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Effective elements of school health promotion across behavioral domains: a systematic review of reviews

Overview of attention for article published in BMC Public Health, June 2009
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Title
Effective elements of school health promotion across behavioral domains: a systematic review of reviews
Published in
BMC Public Health, June 2009
DOI 10.1186/1471-2458-9-182
Pubmed ID
Authors

Louk WH Peters, Gerjo Kok, Geert TM Ten Dam, Goof J Buijs, Theo GWM Paulussen

Abstract

Most school health education programs focus on a single behavioral domain. Integrative programs that address multiple behaviors may be more efficient, but only if the elements of change are similar for these behaviors. The objective of this study was to examine which effective elements of school health education are similar across three particular behavioral domains. A systematic review of reviews of the effectiveness of school-based health promotion programs was conducted for the domains of substance abuse, sexual behavior, and nutrition. The literature search spanned the time period between 1995 and October 2006 and included three databases, websites of review centers and backward search. Fifty-five reviews and meta-analyses met predetermined relevance and publication criteria and were included. Data was extracted by one reviewer and checked by a second reviewer. A standardized data extraction form was used, with detailed attention to effective elements pertaining to program goals, development, content, methods, facilitator, components and intensity. Two assessors rated the quality of reviews as strong, moderate or weak. We included only strong and moderate reviews in two types of analysis: one based on interpretation of conflicting results, the other on a specific vote-counting rule. Thirty six reviews were rated strong, 6 moderate, and 13 weak. A multitude of effective elements was identified in the included reviews and many elements were similar for two or more domains. In both types of analysis, five elements with evidence from strong reviews were found to be similar for all three domains: use of theory; addressing social influences, especially social norms; addressing cognitive-behavioral skills; training of facilitators; and multiple components. Two additional elements had positive results in all domains with the rule-based method of analysis, but had inconclusive results in at least one domain with the interpretation-based method of analysis: parent involvement and a larger number of sessions. Five effective elements of school health promotion were found to be similar across the three behavioral domains examined (substance abuse, sexual behavior, nutrition). An integrative program that addresses the three domains seems feasible. The five elements are primary candidates to include in programs targeting these behaviors.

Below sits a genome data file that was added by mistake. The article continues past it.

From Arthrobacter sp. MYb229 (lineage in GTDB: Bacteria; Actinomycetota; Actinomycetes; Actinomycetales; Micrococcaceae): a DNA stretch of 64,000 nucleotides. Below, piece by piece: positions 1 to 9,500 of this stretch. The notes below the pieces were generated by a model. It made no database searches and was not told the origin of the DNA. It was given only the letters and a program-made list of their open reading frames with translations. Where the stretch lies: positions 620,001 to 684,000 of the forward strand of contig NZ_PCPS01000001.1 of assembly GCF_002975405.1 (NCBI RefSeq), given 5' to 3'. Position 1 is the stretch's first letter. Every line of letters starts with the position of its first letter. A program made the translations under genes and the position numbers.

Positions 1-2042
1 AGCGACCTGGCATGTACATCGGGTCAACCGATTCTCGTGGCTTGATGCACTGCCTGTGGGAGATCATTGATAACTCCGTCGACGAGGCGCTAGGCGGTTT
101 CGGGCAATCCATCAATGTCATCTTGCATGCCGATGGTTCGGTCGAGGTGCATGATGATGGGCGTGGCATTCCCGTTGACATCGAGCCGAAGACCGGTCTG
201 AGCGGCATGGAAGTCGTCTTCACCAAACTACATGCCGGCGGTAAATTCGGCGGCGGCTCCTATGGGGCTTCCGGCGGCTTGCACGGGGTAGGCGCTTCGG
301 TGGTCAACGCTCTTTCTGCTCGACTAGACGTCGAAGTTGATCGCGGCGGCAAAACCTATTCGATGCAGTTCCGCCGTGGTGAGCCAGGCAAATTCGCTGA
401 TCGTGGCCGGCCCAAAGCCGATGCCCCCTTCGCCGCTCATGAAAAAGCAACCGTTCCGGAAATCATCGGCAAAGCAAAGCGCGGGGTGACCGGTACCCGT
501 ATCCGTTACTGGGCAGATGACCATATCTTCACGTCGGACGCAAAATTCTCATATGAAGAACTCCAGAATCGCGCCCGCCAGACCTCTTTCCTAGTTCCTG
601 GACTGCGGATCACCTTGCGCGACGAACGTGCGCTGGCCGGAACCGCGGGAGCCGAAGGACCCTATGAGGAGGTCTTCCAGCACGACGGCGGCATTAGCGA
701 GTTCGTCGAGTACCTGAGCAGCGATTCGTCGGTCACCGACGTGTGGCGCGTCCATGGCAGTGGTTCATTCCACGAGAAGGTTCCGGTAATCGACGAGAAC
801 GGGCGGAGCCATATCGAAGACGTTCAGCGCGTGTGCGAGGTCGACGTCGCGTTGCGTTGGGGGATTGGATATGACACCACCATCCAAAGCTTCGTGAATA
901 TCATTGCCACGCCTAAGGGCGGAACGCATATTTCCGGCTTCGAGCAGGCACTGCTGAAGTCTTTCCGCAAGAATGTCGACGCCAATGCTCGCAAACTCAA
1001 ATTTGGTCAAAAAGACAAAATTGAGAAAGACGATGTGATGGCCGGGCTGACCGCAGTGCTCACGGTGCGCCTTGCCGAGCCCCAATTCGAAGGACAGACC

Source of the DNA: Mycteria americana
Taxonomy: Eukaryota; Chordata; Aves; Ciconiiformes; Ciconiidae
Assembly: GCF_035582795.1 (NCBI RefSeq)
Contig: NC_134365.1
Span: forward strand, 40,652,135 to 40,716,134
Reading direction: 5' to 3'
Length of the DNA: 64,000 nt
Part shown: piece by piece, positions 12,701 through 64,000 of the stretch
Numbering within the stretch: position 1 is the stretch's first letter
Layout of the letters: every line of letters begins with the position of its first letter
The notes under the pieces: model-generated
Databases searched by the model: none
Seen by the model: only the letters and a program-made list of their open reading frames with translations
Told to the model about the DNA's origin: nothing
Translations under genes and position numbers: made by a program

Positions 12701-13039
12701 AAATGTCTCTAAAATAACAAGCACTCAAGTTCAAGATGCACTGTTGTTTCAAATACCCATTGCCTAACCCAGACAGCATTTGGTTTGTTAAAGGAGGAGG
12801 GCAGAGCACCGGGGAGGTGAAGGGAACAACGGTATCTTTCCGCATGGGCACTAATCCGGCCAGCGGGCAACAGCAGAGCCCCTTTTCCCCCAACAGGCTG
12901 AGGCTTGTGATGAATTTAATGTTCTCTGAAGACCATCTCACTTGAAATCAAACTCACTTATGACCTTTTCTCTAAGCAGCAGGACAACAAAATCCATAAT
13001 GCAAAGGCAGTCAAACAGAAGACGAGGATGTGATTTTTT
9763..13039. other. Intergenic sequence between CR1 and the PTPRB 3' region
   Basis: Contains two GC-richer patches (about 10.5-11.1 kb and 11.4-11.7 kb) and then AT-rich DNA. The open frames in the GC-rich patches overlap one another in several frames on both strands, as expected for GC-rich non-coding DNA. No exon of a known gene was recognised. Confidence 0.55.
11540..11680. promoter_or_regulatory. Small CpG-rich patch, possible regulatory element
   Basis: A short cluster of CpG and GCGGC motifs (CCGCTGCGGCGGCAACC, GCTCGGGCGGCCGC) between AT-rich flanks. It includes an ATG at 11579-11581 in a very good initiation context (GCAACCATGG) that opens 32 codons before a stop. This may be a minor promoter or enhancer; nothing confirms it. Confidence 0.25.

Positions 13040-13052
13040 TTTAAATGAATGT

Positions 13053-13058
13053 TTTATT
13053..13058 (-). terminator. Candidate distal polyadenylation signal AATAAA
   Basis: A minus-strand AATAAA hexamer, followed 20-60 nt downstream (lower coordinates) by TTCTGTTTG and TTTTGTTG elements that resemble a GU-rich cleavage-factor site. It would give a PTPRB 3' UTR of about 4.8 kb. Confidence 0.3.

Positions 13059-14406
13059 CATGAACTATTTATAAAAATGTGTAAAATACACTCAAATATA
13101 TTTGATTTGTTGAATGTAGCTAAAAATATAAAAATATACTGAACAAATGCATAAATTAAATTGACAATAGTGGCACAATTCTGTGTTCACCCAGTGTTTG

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Mendeley readers

The data shown below were compiled from readership statistics for 237 Mendeley readers of this research output. Click here to see the associated Mendeley record.

Geographical breakdown

Country Count As %
United States 3 1%
United Kingdom 3 1%
Netherlands 2 <1%
Canada 2 <1%
Germany 1 <1%
Brazil 1 <1%
Nigeria 1 <1%
Sweden 1 <1%
Unknown 223 94%

Demographic breakdown

Readers by professional status Count As %
Student > Ph. D. Student 41 17%
Student > Master 41 17%
Researcher 38 16%
Student > Bachelor 17 7%
Lecturer 15 6%
Other 53 22%
Unknown 32 14%
Readers by discipline Count As %
Medicine and Dentistry 54 23%
Social Sciences 46 19%
Psychology 34 14%
Nursing and Health Professions 26 11%
Agricultural and Biological Sciences 8 3%
Other 27 11%
Unknown 42 18%

Attention Score in Context

This research output has an Altmetric Attention Score of 1. This is our high-level measure of the quality and quantity of online attention that it has received. This Attention Score, as well as the ranking and number of research outputs shown below, was calculated when the research output was last mentioned on 17 August 2017.
All research outputs
#9,295,781
of 11,623,235 outputs
Outputs from BMC Public Health
#6,858
of 7,995 outputs
Outputs of similar age
#194,131
of 264,947 outputs
Outputs of similar age from BMC Public Health
#112
of 137 outputs
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